Children and adolescents with ADHD are more likely than children without the disorder to suffer from other mental disorders. About one-half of all young people with ADHD have oppositional defiant disorder; about one-quarter have an anxiety disorder; and as many as one-third have depression and one-fifth have bipolar disorder. Adolescents with untreated ADHD are at risk for substance abuse disorders (Mental Health America of Illinois (MHAI), Chicago, IL 60601,70 E. Lake Street).
At times, anxiety may appear similar to behaviors seen with Attention Deficit Hyperactivity Disorder (ADHD). For example, inattention and concentration difficulties are often seen in children with ADHD and with children who have anxiety. Therefore, the child may have anxiety rather than ADHD. Failing to identify anxiety accurately may explain why some children do not respond as expected to medications prescribed for ADHD. The age of the child when the behaviors were first observed can be a useful index for determining if anxiety or ADHD is present. The signs of ADHD usually are apparent by age 4 or 5, whereas anxiety may not be seen at a high level until school entry, when children may respond to demands with worry and needs for perfectionism. A thorough psychological and educational evaluation by qualified professionals will help to determine if the problem is ADHD or anxiety.
If evaluation or consultation is needed, developmental information about the problem will be useful to the professional.
All of us experience anxiety at some time and cope with it well,but high levels of anxiety in which overall ability to function is impaired need counseling anxiety .When anxiety becomes excessive beyond what is expected for the circumstances and the child’s developmental level, problems in social, personal, and academic functioning may occur, resulting in an anxiety disorder.
Anxiety can range from very low levels to such high levels that social, personal, and academic performance is affected. Anxiety can arise from real or imagined circumstances. For example, a student may become anxious about taking a test (real) or be overly concerned that he or she will say the wrong thing and be ridiculed (imagined).
At preschool and earl childhood levels, children with anxiety tend to be limited in their ability to anticipate future events. Up to about age 8 children tend to become anxious about specific, identifiable events, such as animals, the dark, imaginary figures (monsters under their beds), and of larger children and adults. Young children may be afraid of people that older children find entertaining, such as clowns and Santa Claus. After about age 8, anxiety-producing events become more abstract and less specific, such as concern about grades, peer reactions, coping with a new school, and having friends. Adolescents also may worry more about sexual, religious, and moral issues, as well how they compare to others and if they fit in with their peers. Sometimes, these concerns can raise anxiety to high levels.
Early identification, diagnosis and treatment help children with anxiety or ADHD reach their full potential. The most effective treatments for ADHD include a combination of medication, behavioral therapy, and parental support and education. Nine out of ten children respond to medication, and 50 percent of children who do not respond to an initial medication will respond to a second. When ADHD co-occurs with another disorder, such as depression or anxiety, a combination of medication and psychotherapy should be started.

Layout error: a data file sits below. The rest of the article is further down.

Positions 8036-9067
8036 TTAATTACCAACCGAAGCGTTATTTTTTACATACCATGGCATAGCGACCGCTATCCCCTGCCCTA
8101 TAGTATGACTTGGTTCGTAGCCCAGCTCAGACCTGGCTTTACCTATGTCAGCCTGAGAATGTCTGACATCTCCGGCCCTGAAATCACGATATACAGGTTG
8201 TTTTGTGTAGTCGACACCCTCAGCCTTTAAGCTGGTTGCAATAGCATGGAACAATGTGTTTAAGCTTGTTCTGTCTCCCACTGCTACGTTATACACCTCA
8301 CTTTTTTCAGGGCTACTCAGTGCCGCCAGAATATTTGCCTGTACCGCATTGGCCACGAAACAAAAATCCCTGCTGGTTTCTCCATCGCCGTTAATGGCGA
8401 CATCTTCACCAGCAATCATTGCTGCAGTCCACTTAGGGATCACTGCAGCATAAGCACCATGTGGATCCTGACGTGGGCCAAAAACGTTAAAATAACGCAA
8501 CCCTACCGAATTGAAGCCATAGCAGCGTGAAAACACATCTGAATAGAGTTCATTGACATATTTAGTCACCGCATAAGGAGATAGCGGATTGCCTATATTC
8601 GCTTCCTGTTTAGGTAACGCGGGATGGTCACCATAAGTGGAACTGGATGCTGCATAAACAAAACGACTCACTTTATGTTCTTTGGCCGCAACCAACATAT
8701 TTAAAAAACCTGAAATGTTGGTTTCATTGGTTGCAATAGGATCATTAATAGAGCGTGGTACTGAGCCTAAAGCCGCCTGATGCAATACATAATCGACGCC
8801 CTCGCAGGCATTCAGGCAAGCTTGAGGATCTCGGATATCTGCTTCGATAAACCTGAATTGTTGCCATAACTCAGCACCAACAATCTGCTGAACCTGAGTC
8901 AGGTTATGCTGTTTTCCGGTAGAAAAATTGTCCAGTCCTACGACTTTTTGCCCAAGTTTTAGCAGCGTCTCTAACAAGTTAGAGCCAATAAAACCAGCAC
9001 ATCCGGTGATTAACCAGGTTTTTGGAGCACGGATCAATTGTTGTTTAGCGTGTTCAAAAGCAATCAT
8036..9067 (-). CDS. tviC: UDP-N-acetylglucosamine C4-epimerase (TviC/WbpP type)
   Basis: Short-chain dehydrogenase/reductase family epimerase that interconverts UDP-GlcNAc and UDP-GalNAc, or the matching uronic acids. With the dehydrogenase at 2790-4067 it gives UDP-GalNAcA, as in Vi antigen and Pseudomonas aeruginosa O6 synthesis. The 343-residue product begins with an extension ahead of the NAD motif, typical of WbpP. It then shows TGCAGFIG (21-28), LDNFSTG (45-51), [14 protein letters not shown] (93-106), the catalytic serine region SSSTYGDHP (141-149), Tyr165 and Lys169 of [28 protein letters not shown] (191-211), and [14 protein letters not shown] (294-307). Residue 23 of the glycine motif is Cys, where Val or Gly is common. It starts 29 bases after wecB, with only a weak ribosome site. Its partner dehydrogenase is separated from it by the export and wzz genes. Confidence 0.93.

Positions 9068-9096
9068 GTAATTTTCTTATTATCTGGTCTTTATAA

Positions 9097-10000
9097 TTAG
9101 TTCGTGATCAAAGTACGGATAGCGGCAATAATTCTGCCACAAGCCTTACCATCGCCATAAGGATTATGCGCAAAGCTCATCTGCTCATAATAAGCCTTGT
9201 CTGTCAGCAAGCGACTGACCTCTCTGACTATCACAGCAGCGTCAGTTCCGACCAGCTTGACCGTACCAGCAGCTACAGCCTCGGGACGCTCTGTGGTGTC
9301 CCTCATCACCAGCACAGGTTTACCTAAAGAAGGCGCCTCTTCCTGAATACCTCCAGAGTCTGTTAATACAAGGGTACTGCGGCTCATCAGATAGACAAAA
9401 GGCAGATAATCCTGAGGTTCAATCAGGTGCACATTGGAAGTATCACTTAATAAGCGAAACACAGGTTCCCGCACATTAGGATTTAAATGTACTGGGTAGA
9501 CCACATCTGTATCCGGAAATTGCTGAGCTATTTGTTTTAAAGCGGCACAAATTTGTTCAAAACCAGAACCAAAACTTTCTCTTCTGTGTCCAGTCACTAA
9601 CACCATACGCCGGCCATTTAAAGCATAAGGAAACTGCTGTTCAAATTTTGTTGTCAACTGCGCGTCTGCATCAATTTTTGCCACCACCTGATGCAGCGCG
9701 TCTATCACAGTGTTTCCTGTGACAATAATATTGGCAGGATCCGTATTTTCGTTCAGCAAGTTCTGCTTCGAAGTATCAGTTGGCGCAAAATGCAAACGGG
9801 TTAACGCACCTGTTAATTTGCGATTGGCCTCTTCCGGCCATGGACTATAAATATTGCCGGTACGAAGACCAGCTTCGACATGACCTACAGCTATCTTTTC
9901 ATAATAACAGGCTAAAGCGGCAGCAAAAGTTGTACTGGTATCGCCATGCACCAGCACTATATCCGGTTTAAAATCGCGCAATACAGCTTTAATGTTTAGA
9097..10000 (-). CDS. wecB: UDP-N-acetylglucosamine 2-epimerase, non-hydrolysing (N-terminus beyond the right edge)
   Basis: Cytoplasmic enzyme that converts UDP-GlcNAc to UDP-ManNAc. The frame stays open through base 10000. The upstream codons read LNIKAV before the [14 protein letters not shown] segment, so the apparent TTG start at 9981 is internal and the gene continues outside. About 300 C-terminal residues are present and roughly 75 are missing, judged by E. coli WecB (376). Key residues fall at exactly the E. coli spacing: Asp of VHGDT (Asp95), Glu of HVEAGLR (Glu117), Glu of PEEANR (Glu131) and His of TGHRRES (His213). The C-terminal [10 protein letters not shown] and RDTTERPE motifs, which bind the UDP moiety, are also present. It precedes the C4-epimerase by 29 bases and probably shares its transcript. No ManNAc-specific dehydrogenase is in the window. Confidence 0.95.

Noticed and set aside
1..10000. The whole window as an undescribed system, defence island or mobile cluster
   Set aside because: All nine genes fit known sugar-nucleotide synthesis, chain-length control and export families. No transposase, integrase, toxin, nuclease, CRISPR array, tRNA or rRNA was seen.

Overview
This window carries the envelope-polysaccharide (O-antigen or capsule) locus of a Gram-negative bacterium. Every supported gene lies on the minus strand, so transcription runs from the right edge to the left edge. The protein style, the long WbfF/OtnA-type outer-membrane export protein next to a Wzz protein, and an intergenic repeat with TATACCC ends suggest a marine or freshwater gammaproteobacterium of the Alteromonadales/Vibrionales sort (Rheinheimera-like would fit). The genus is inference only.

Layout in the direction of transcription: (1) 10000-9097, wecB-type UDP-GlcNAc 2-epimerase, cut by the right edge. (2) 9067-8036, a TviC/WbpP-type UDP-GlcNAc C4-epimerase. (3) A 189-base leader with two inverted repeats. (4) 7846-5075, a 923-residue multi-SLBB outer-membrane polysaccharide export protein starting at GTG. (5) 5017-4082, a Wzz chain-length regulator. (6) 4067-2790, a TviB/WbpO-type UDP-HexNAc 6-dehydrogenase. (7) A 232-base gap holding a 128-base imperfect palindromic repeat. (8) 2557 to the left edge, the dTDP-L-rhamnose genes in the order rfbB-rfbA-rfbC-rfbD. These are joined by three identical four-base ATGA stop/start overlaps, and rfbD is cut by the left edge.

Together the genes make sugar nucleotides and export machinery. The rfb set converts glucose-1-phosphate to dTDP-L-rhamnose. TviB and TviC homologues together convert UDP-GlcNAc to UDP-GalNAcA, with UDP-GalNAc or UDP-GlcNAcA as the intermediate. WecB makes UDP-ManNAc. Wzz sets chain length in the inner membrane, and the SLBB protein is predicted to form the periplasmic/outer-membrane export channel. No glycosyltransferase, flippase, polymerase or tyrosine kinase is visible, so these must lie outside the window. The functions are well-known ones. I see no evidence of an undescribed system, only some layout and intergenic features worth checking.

Even with treatment of ADHD , symptoms may take time to improve. Instill a sense of competence in the child or adolescent. Promote his or her strengths, talents and feelings of self-worth. Left untreated, ADHD leads to side effects such as failure ,anxiety , frustration, discouragement, social isolation,and low self-esteem.
Both anxiety and ADHD affect School performance. Children have difficulties with school work, especially tasks requiring sustained concentration and organization. They may seem forgetful, inattentive, and have difficulty organizing their work. They may be too much of a perfectionist and not be satisfied with their work if it
does not meet high personal standards. Children with untreated ADHD and sever anxiety,end up in abusing drugs or alcohol which in turn may show sleep problems, inattention, withdrawal, and reduced school performance. Depression is a result of untreated ADHD and occur 50–60% of the time with Anxiety ,When they do occur together, there is a higher likelihood of suicidal thoughts.
Parents and other caregivers play a crucial role in ensuring that their child receives the care that he or she needs. Children with symptoms of ADHD and/or anxiety should be referred to and evaluated by a mental health. The diagnostic evaluation should include behavioral observation in the classroom. A comprehensive treatment plan should be developed with the family, and, whenever possible, the child should be involved in making treatment decisions. Educational testing should be performed when learning disabilities are present.
Untreated anxiety and ADHD can lead to future more severe psychological disorders which in turn affect there whole life performance, resulting in their failure .failure starts at the level of school, society ,interactions with other ,friend making ,descision taking. Untreating a problem upon childhood can persist into adulthood with more complications and severity. However ,anxiety problems and ADHD children can be treated effectively, especially if detected early. Although it is neither realistic nor advisable to try to completely eliminate the disorder, the overall goal of intervention should be to return your child to a typical level of functioning.
Medication for childhood might help bt not solve the situation. medication may
be helpful when combined with counseling approaches and mental health services.